HIS wife disappeared 10 years ago, leaving him with a $20,000 credit card debt and two sons, the older of whom is autistic and has diabetes.
But mattress seller Ng Lian Heng puts his all into caring for his children, now aged 14 and 11, even though he has lost many jobs due to the frequent leave he had to take to care for his older son, whom he suspects may not even be his.
Mr Ng, 42, told Chinese daily Lianhe Wanbao in a report yesterday that he married a woman from Malaysia in 2002, a year after his first son was born. They had a second son two years later.
But in 2005, Mr Ng's wife hit the limit on all five of his credit cards, leaving debts of $20,000, and left without a word.
With two young sons, then aged one and four, Mr Ng had no choice but to stop working for a year to care for them. His mother helped with their living expenses.
While applying for citizenship and a passport for his son, Mr Ng discovered that his wife had gone through a divorce with another person in 2002.
This, coupled with the fact that no one else in his family had a history of diabetes or autism, led Mr Ng to believe that his first son may not be his.
However, he does not want to go for DNA testing.
He told Wanbao: "If he's really not my own son, who can I give him to? After all, I brought him up myself, we have a bond."
Mr Ng added that when his older son was younger, the child was diagnosed with autism, diabetes and dyslexia, and once spent two weeks in the intensive care unit as his blood pressure was dangerously high.
"My mind was a blank, seeing him covered with tubes," he said. "He used to be so lively but he became someone I could barely recognise. It hurt my heart to see him that way. He was only nine then."
Mr Ng said that he had to take leave to accompany his son in the hospital for a few days each time he was admitted. This did not sit well with many of his employers and he lost eight jobs in two years.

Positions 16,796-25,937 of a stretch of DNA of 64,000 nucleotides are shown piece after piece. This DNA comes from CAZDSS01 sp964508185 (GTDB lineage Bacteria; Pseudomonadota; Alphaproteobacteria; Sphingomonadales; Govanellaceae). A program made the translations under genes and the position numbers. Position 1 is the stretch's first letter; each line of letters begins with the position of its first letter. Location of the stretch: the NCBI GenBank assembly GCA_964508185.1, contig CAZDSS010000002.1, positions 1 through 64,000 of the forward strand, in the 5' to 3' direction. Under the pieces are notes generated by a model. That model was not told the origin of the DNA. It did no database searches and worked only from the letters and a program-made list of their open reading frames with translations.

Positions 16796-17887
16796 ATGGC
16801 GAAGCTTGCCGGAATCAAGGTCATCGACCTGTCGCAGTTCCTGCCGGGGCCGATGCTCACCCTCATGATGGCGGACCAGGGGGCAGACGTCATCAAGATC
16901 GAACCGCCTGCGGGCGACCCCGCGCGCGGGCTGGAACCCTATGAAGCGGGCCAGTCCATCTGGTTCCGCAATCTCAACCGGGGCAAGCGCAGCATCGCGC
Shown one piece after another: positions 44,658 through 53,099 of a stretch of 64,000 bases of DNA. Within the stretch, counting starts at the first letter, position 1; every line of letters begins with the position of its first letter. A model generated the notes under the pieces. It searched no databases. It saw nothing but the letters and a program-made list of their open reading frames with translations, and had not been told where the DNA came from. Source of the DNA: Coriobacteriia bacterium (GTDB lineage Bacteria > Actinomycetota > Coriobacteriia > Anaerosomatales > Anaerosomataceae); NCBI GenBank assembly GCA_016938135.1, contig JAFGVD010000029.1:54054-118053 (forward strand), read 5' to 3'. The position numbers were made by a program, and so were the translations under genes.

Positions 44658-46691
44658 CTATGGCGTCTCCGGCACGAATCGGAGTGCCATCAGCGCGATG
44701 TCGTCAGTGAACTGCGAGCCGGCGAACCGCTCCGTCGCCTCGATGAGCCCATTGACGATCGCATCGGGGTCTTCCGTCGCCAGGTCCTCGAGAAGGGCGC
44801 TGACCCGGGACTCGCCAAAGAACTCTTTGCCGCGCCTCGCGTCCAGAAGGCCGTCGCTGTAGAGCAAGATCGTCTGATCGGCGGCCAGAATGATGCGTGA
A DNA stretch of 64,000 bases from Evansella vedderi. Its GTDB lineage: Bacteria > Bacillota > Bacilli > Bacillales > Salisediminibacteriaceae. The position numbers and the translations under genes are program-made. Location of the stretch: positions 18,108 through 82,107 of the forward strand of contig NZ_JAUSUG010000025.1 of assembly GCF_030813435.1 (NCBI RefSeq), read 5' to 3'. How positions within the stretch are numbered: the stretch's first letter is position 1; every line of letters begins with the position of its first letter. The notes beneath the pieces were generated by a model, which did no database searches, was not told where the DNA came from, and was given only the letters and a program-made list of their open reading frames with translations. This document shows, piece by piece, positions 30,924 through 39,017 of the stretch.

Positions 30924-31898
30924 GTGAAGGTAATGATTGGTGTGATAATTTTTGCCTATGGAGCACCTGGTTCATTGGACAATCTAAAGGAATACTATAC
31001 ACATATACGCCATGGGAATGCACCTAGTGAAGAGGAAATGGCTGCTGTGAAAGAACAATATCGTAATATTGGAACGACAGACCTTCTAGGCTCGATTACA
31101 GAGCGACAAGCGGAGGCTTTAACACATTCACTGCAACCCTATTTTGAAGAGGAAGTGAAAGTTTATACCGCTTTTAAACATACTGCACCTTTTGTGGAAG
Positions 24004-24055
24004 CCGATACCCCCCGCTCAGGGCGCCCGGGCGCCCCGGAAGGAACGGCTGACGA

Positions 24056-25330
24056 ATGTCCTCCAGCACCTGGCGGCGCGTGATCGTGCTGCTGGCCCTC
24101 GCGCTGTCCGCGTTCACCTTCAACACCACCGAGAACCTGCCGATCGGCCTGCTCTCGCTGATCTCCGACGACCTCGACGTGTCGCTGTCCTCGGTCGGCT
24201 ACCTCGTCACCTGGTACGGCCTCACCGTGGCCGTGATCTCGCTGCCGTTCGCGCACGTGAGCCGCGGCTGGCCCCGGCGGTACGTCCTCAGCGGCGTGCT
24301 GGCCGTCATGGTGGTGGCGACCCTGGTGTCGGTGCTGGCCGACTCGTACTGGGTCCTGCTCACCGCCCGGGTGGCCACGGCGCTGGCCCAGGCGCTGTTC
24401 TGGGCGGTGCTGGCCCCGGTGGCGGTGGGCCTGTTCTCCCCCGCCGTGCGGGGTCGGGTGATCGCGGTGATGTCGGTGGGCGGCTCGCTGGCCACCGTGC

Because of his son's condition, Mr Ng would wake up at 5.30am every day to prepare breakfast, give his son insulin injections and do the housework before going to work.
Each time he takes his son to see one of his five different doctors, which can be as frequent as once a week, Mr Ng has to apply for leave.
The single father earns $1,800 a month and has to borrow money to make ends meet, often falling behind in bill payments. He lives in a three-room flat at Commonwealth Drive with his two sons, his parents and his younger brother.
His mother works but earns only a few hundred dollars each month. The family scrimps and saves, often eating instant noodles for their meals. They currently receive financial assistance.
Mr Ng's father was once a millionaire but became mired in gambling debt. Mr Ng himself once ran three mobile phone shops, but closed them due to high rental costs.
Looking ahead, he hopes to find investors who will give him a chance to run a business again and work for a better life for his family.
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